They’re calming to talk to, and friendly. I can see what Nipunika means, about travellers. They tell me about their travels, about the freedom of the open road, about not worrying about things, about following passions, and I’m jealous.
They ask me about Tasmania, and I am honest.
“Tasmania feels like a whole different country. It’s beautiful, and there aren’t as many people, and the roads take a lot longer to drive than you’d think because there are so many mountains. And it’s nothing like the rest of Australia.” I am firm on this. “We’re like a whole different country.” A beat. “Our own world.”
My new friends Joe and Tianaha are taking the ferry with their three kids. I speak to them because Joe’s beard is more impressive than mine, and he was friendly to me in the restaurant line. They say the ferry is “something different”, and the kids prefer it: it’s easier than keeping them seated on the plane – they can eat and drink and play card games, they can watch the ocean, it actually makes the time go quicker but it’s not as tiring.
“It’s actually kind of fun.”
After our conversation I go for a walk. People play cards, sit on the floor, chat and drink, and sleep in the oddest places: against tables, on benches, leaning against each other, leaning against the wall.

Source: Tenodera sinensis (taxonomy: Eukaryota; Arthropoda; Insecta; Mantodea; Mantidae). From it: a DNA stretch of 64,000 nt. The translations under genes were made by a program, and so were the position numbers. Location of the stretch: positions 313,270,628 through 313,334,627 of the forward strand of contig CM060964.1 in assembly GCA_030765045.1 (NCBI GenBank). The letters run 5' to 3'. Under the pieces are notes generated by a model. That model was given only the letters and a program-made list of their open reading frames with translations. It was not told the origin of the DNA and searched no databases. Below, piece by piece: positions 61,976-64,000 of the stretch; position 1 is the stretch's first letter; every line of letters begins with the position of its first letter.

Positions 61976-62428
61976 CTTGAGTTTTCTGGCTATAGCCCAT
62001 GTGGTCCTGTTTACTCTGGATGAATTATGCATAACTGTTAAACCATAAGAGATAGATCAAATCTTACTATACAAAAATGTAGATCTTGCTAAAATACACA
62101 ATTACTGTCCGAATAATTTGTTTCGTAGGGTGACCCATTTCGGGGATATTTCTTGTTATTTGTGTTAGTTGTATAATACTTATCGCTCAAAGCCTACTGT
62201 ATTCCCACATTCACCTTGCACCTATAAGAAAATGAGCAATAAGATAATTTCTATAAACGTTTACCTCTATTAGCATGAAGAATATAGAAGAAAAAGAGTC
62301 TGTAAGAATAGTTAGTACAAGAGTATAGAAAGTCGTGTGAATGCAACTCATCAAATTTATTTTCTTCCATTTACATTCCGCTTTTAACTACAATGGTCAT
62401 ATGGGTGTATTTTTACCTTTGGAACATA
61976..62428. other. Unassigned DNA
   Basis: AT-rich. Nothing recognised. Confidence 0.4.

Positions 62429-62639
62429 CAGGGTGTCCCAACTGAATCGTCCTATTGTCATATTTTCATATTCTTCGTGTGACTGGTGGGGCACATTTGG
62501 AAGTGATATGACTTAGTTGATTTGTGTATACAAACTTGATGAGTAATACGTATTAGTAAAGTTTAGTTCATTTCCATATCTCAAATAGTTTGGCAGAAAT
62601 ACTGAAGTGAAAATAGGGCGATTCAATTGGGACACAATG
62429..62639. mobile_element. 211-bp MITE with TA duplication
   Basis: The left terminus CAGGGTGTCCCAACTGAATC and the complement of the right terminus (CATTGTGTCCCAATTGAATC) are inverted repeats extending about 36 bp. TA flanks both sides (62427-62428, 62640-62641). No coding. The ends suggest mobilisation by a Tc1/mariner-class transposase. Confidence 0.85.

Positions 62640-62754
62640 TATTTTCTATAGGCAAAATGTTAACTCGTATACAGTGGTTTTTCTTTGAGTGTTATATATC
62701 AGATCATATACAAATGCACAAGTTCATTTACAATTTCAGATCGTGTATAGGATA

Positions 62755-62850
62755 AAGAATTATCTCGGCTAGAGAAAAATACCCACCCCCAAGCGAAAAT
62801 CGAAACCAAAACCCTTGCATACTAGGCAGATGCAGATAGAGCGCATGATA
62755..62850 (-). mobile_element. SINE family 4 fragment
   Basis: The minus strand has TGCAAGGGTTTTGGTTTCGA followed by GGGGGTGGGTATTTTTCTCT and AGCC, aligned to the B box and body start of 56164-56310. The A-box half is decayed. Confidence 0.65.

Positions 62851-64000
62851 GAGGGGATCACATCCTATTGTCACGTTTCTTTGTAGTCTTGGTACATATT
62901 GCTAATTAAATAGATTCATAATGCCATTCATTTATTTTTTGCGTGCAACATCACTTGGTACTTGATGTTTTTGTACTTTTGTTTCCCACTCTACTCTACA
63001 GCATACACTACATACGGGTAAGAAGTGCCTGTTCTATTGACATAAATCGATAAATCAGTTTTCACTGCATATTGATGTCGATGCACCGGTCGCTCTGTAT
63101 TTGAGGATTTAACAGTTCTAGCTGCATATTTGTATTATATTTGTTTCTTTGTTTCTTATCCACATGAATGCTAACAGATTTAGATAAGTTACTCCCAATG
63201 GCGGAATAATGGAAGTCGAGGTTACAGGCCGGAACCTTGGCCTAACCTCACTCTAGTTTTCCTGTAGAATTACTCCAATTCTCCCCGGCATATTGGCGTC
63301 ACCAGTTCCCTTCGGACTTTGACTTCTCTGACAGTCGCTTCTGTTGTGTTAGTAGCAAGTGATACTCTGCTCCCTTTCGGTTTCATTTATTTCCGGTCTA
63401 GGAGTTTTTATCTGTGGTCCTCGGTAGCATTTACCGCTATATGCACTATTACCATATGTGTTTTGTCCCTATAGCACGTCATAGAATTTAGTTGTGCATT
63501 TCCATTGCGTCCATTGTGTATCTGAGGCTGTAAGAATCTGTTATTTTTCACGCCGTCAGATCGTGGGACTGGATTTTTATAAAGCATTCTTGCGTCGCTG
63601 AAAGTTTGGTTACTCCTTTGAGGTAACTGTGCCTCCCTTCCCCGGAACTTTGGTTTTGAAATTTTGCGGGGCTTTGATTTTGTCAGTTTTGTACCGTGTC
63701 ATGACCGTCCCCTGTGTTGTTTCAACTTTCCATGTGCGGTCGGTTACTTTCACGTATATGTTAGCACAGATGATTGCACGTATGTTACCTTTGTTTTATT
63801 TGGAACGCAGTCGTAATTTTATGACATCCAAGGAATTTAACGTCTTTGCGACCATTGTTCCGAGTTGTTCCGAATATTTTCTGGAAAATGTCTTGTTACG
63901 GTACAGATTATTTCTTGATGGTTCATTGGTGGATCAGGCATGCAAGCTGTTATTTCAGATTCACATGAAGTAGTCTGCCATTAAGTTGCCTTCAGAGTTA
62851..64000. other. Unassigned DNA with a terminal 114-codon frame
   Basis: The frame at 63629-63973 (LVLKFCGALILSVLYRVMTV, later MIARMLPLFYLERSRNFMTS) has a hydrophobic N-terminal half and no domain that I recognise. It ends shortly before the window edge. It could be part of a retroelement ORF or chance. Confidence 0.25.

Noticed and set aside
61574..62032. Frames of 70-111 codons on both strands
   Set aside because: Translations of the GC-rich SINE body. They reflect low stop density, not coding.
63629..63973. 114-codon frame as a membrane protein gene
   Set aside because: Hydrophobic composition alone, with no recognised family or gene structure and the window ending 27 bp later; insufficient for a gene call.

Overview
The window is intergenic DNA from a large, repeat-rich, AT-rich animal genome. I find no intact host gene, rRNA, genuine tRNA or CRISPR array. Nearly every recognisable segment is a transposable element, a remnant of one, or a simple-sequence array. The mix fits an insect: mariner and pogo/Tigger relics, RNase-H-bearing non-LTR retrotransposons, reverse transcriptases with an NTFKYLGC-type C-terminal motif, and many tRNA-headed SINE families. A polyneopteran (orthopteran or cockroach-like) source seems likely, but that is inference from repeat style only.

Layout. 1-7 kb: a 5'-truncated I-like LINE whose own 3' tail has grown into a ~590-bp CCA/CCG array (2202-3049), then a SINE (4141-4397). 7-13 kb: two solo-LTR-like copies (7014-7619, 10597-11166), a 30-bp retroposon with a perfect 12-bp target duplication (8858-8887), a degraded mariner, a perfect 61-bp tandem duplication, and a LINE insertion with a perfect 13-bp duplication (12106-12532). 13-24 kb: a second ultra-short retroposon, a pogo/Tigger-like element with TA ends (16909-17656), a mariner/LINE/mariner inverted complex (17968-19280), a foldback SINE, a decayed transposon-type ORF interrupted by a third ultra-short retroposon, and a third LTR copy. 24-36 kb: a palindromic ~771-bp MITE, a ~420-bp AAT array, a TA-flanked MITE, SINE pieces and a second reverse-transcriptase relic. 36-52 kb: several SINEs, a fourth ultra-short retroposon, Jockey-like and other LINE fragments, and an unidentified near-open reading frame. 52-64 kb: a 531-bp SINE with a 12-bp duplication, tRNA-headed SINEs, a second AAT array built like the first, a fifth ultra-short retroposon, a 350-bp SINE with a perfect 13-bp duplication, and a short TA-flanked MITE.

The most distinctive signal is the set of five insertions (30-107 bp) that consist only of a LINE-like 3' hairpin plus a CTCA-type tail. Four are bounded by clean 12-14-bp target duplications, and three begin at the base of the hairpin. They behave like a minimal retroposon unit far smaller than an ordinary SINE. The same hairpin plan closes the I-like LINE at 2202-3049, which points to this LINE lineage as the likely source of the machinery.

What happens when you travel for a long time? You get creative.
Later, I see dolphins swimming alongside the ship. I press my nose against the glass, as they jump in and out of the wake. I’ve seen dolphins before, but never this close. They move under the water with their own wakes, and leap in and out, and my first thought is, “We’re so far from land, it can’t be safe out here for them”.
Great, I’m worrying about fish now. I’ve been travelling too long.
They fade into the water and disappear, but I keep my nose pressed against the glass for a long time after they’re gone.
And then I spot Tasmania.
The ship docks in the evening, and everyone goes home to their beds and their dogs and their non-wet floors.
And I – insular, islander, Tasmanian I – am back home in this, our own little world.
But now this question in my notebook:
On Spirit of Tasmania, did I ever even leave it?